The third case study concerns the relationships of the mesozoan taxa Orthonectida and Rhombozoa, whose evolutionary origin has been controversial for many years. Some consider Mesozoa as very primitive organisms that link protists and animals (e.g., Lapan and Morowitz, 1972; Margulis and Schwartz, 1988), while others believe that the simplicity of Mesozoa is secondary and regard them as degenerate flatworms because of their morphological resemblance with flatworm larvae and their complex life cycle (Stunkard, 1954, 1972). Still others consider Mesozoa as multicellular protists unrelated to the animals (Cavalier-Smith, 1993). Also Mesozoa monophyly is debated. Indeed, some consider the morphological similarity between both Orthonectida and Rhombozoa to be purely superficial and the result of convergence due to similar lifestyles (e.g., Brusca and Brusca, 1990). Two recent 18S rRNA studies support this view. Both Pawlowski et al. (1996) and Hanelt et al. (1996), determined the 18S rRNA sequence of the orthonectid Rhopalura ophiocomae, while the former authors also determined the sequence of the rhombozoid Dicyema sp. Previously, the 18S rRNA sequences of two other dicyemids, viz. D. orientale and D. acuticephalum had been published (Katayama et al., 1995). On the basis of pairwise distance, maximum parsimony, and maximum likelihood analyses, a separate origin for orthonectids and rhombozoids was suggested. Furthermore, in most analyses, the Mesozoa diverged early in the animal evolution, close to myxozoans and nematodes. We reanalyzed the 18S rRNA data of Hanelt et al. (1996) using the substitution rate calibration (SRC) method of Van de Peer et al. (1996a), which takes into account substitution rate variation among sites. The data set was also extended with additional sequences, including the Mesozoa sequences of Pawlowski et al. (1996) and Katayama et al. (1995).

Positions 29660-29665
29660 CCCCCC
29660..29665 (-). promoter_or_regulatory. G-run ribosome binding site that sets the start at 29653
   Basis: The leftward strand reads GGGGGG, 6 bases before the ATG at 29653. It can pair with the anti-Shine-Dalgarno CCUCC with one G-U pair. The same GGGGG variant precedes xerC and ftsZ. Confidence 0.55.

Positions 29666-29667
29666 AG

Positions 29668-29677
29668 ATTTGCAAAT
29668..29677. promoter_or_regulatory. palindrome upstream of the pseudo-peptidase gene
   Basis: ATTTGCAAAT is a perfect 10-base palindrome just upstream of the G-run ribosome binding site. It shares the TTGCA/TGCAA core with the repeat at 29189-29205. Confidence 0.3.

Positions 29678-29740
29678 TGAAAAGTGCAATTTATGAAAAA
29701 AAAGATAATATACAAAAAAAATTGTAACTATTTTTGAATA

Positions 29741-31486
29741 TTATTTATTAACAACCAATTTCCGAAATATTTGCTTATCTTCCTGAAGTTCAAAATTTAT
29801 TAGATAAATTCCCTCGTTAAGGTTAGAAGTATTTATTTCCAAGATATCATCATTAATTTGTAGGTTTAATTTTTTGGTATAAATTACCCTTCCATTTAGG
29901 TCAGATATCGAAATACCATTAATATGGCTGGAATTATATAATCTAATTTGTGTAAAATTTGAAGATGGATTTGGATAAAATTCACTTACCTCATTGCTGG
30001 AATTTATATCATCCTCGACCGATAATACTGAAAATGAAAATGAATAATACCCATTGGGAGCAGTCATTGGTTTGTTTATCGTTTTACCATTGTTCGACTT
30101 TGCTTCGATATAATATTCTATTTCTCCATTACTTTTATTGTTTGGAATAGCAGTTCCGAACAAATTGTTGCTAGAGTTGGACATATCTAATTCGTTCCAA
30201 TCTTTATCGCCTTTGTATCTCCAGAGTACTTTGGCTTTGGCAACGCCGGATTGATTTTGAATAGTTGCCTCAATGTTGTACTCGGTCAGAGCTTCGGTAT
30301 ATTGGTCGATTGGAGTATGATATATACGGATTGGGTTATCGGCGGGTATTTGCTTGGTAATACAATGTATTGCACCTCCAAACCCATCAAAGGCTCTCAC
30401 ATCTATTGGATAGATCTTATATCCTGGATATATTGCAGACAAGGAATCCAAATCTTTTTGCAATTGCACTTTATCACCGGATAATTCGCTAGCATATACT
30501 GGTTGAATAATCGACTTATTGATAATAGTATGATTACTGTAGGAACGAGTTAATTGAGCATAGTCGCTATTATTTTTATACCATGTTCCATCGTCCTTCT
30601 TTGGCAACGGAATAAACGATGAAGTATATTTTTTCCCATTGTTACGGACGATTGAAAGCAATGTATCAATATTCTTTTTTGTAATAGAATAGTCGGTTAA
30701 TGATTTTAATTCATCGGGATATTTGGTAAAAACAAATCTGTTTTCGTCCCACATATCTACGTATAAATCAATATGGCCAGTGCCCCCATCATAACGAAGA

MATERIAL AND METHODS
The alignment of Hanelt et al. (1996) was taken from their internet site (http://biology.unm.edu/-esloker/hanelt96.html). For all other analyses, we used the alignment of Van de Peer et al. (1998) (website http://rrna.uia.ac.be/ssu/), which is based on the secondary structure of the molecules. For the re-analyses of the data of Winnepenninckx et al. (1995a) and of Kim et al. (1996), we considered only the same nucleotides as in the original analyses. For the re-analyses of the Hanelt et al. (1996) data, domain 23 was excluded from the alignment of Van de Peer et aL (1998). Two tree construction methods were applied: NJ (Saitou and Nei, 1987) and MP analysis. Distance matrix analyses were performed using the computer program TREECON (Van de Peer and De Wachter, 1997a). Gaps were not taken into account. Apart from the Jukes and Cantor (JC) (1969) and Kimura (1980) (transition:transversion ratio 2:1) formulas for calculating distances, the SRC method of Van de Peer et aL (1996a) was also used. This method estimates evolutionary distances by considering substitution rates of individual nucleotides. One of the main problems in considering among-site rate variation is the quantitative estimation of the substitution rates or variabilities of nucleotide sites. MP estimates can be heavily biased (Wakeley, 1993; Yang, 1996; Tourasse and Gouy, 1997), while maximum likelihood (ML) estimates may experience computational difficulties (Yang, 1996). The SRC method measures the relative substitution rate of individual sites in a nucleotide sequence alignment on the basis of a distance approach (see Van de Peer et al., 1993 and Van de Peer et al., 1996a for details). The main advantage of this approach is that nucleotide variability estimates can be based on very large numbers of sequences and that they do not depend upon a given tree topology, contrary to estimates inferred from MP or ML methods (Sullivan et al., 1996; Yang, 1996). The final equations obtained to convert dissimilarity into distance are similar to the equations used to compute gamma distances (Jin and Nei, 1990; Rzhetsky and Nei, 1994), but the novelty of the SRC lies in the computation of the substitution rate of individual nucleotides. It has been proven that trees constructed on the basis of SRC distances may suffer less from anomalies caused by the presence of extremely long branches (Van de Peer et al., 1996a).